Thankfully mental health has become not only de-stigmatised but supported and managed in ways that previously we had never experienced. It’s fair to say that 2020 has taken almost all of us to emotional places we had never expected to be in and the toll that stress, anxiety and uncertainty has taken is, to employ that ubiqitous word, unprecedented.
The Mindshift Foundation has taken up the mission of supporting Australians, young and old, to become aware of the importance of maintaining positive mental health through developing self-worth, better coping skills and greater resilience.
This book is a primer of useful information and and resources which can become a source of strength for those who are seeking to create for themselves better self-worth, positive well-being and above all, the strongest mental health possible.
Either as an addition to your collection or as a resource for teacher/counsellors this is an excellent resource.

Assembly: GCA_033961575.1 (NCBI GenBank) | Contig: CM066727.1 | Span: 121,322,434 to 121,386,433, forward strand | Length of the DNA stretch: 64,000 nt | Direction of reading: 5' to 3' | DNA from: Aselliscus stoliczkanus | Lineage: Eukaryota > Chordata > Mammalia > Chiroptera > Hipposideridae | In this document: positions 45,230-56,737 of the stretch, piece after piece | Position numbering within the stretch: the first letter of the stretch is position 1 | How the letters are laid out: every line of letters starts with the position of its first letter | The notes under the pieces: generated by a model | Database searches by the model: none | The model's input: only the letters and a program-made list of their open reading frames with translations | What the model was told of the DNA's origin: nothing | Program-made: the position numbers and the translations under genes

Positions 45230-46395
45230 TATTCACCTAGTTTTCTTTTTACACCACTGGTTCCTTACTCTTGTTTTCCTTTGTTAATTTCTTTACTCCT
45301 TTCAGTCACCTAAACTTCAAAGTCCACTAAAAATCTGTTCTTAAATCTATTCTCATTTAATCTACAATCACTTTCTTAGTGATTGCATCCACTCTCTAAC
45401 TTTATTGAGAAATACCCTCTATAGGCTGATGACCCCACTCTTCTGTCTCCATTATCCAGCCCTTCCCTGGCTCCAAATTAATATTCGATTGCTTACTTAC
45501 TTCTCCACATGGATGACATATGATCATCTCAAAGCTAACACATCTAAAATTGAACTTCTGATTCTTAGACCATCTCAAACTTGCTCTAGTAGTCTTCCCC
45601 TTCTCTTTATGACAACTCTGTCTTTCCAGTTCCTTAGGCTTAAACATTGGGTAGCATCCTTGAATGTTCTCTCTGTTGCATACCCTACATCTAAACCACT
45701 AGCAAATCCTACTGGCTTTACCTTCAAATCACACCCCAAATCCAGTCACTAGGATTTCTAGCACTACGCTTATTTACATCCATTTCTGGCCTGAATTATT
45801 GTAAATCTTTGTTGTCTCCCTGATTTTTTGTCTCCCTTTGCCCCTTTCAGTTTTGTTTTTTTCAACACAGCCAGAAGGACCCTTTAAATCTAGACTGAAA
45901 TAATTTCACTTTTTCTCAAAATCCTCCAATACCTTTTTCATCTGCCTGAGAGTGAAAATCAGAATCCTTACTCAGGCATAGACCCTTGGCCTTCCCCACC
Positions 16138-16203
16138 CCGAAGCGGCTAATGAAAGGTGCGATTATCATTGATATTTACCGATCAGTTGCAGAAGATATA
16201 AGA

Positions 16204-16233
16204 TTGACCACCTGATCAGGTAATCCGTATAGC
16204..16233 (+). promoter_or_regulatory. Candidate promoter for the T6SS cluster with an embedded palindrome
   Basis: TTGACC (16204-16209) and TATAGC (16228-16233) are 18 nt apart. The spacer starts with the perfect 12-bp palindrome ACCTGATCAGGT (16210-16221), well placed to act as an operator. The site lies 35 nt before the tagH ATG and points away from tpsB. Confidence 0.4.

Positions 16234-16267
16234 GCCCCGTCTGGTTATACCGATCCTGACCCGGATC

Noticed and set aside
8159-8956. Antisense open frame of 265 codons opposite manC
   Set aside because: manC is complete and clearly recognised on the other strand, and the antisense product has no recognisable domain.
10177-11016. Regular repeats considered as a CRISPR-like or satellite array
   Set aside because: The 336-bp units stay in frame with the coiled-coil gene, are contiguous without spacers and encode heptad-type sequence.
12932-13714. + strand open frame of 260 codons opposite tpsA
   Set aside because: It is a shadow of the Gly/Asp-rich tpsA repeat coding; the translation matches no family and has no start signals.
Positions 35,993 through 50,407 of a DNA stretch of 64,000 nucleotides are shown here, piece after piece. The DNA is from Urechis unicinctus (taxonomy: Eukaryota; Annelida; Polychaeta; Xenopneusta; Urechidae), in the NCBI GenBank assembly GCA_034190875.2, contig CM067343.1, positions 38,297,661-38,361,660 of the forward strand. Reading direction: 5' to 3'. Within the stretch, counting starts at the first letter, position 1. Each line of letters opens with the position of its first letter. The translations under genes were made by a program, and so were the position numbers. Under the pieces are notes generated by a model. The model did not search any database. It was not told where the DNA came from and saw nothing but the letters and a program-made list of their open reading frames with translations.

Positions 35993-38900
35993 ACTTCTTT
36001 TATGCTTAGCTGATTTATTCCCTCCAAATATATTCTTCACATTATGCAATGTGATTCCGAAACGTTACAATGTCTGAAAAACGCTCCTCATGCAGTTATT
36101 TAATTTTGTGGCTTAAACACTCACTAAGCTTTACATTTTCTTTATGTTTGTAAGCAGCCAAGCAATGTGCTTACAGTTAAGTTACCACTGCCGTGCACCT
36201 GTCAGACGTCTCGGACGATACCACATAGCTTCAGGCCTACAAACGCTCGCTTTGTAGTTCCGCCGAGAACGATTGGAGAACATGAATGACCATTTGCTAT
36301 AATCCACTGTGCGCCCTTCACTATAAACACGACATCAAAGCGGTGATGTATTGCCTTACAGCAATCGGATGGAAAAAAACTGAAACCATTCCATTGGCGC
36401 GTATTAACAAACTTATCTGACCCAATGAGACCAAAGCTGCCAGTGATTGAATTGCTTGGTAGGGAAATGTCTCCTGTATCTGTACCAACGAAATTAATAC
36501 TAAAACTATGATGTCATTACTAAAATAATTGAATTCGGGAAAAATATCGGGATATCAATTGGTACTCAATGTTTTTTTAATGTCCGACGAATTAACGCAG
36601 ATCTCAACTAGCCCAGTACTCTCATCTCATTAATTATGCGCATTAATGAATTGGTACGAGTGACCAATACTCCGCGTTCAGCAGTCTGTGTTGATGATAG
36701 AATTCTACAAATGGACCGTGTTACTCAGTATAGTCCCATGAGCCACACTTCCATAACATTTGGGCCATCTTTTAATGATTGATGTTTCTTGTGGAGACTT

There is certainly a boom in books targeting young people to empower them to be their best selves and take action for the greater good. As it happens I have quite a pile of them here so have decided to compile them into this one post. All are very worthy additions either to a personal or library collection.
Perfectly Unique: Love Yourself Completely, Just as You Are – Annie F. Downs
Harper Collins Australia
ISBN 10: 0310768624
Imprint: HarperCollins Religious – US
As it would happen I had seen this book while browsing for other titles for our collection and added it some time ago. In particular for either Christian families or schools, you will find this a charming and heartfelt message for our young girls.
Each section takes a look at various parts of the body and the ways in which each has the potential for a girl to grow in her faith whilst understanding the often confusing and contradictory moods of her changing body.
Annie is a well-known podcaster and author based in Tennessee who strives to impart via her writing the presence of a loving and present God. For young girls the turbulent teens, the powerful influences via social media and peer pressure can be overwhelming and Annie’s mission is to provide these girls with the tools, skills and strength to withstand these and stand strong in faith.
Dare to be You: Defy Self-Doubt, Fearlessly Follow Your Own Path and Be Confidently You! – Matthew Syed. Illustrated by Toby Triumph